Floor tiles, baskets, boats, bridges, brushes, buckets, charcoal, furniture, and toothpicks are among products that are made from bamboo.
Add to this list crisps, beer and vinegar and you get the picture of a wonder crop bamboo is.
Bamboo is one of the most profitable trees on the planet. Sadly, not many people grow it yet they can make millions of shillings from it.
What makes the tree even more attractive is that it can be grown alongside other crops.
Bamboo, which is from the grass family, grows three times faster than eucalyptus trees, reaching maturity in three years. It is also a self-regenerating natural resource where new shoots appear annually.
In addition, it can be harvested after every two years for up to 40 years.
For this, the bamboo tree is considered the best candidate for afforestation and conservation of the environment.
“The bamboo forms a network of roots in the soil, therefore, binding it and preventing soil erosion especially in steep slopes and riverbanks where soil erosion is greatest. The roots help prevent the soil from being washed away by runoff water during heavy rains,” says Gordon Sigu, principal scientist at Kenya Forestry Research Institute (Kefri).
“Some species of bamboo absorb as much as 12 tonnes of atmospheric carbon dioxide per hectare. The tree is important in addressing the effects of global warming and climate change.”
Mr Sigu further notes bamboo shoots, which are conical in shape, are edible. Currently, Kefri is testing the viability of making bamboo crisps from the shoots to supplement other foods.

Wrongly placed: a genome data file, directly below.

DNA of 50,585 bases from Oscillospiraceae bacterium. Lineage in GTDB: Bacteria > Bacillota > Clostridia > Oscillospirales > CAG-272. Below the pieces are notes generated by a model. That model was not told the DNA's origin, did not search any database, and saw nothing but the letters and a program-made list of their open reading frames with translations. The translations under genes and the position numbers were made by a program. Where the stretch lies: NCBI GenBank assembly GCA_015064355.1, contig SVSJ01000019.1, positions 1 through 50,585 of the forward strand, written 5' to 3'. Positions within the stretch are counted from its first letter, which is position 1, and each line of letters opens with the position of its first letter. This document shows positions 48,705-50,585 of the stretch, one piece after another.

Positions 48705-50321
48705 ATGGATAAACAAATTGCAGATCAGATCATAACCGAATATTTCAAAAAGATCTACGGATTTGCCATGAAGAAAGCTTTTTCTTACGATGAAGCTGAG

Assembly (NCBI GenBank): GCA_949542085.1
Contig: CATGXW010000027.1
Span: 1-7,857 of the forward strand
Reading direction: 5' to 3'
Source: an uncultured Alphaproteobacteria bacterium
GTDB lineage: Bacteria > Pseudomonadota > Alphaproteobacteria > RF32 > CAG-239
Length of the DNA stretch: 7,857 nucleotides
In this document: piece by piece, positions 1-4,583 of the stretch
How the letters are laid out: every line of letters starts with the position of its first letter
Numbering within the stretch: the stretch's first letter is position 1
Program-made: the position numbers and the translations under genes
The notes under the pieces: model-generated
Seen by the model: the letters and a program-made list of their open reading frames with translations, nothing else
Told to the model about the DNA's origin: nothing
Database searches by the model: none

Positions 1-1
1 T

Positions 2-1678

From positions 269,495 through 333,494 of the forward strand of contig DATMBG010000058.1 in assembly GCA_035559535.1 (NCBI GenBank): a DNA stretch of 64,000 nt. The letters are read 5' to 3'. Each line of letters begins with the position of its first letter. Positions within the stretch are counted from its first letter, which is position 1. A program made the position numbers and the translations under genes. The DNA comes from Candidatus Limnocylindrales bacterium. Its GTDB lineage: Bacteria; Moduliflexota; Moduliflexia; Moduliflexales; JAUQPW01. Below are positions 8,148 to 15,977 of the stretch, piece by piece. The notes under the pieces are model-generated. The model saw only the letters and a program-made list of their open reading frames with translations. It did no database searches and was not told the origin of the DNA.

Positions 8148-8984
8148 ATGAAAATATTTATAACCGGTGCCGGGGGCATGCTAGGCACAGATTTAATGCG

Bamboo crisps, according to him, are rich in fibre, proteins and minerals such as potassium and zinc as well as Vitamin E and C. In addition, the tree can also provide products such as bamboo juice, bamboo beer, bamboo vinegar and fabric.
Due to the significant role played by the tree in conservation, bamboo is used in the rehabilitation of degraded forest areas especially in Aberdare and Mt Kenya. Also in environments along rivers, wetlands and areas surrounding water reservoirs such as Ndakaini Dam.
Moses Njuguna, a bamboo farmer, says the tree is green gold.
Njuguna has planted over 1,000 bamboo trees on his farm in Kangundo.
“I started planting bamboo trees in 2004 on part of my eight acres. A decade later, I have not been disappointed. I have a steady supply of firewood and charcoal as well as fencing pockets. I also sell the bamboo stems, depending on the diameter at Sh20 per foot. I have bamboo trees which are over 40 metres tall,” says Njuguna, who sells a pole at between Sh400 and Sh500.
The trees help in maintaining moisture on his land, control erosion and they have not interfered with other crops since they do not compete for nutrients or water.
“Bamboo consumes plenty of water when still young but after growing, rainwater is enough.”
Other than the rehabilitation and conservation purposes, each part of a bamboo tree has a purpose.
Its abundant foliage can be used to make shades in coffee and tea plantations. It can also serve as animal fodder. “Once they dry, the leaves fall thus cover the ground and help preserve soil moisture,” says Njuguna.
This promotes mulching as well as serve as organic fertiliser as it creates a thick humus layer that enriches the soil.
In Ethiopia, according to the International Network for Bamboo and Rattan, the tree is used to make water tanks where bamboo is the main structural element for the container, reducing the cost of water storage by up to half compared to concrete tanks. It is also used in the making of boats.
Bamboo is also an important source of materials for construction, cottage industry and for landscaping. Kenya spends over Sh3 billion annually to import timber. Whereas a hardwood tree grown in tropical areas can take up to 30 years to reach maturity, bamboo can grow in as little as four years. And with each harvest, the tree stimulates growth of other bamboo shoots.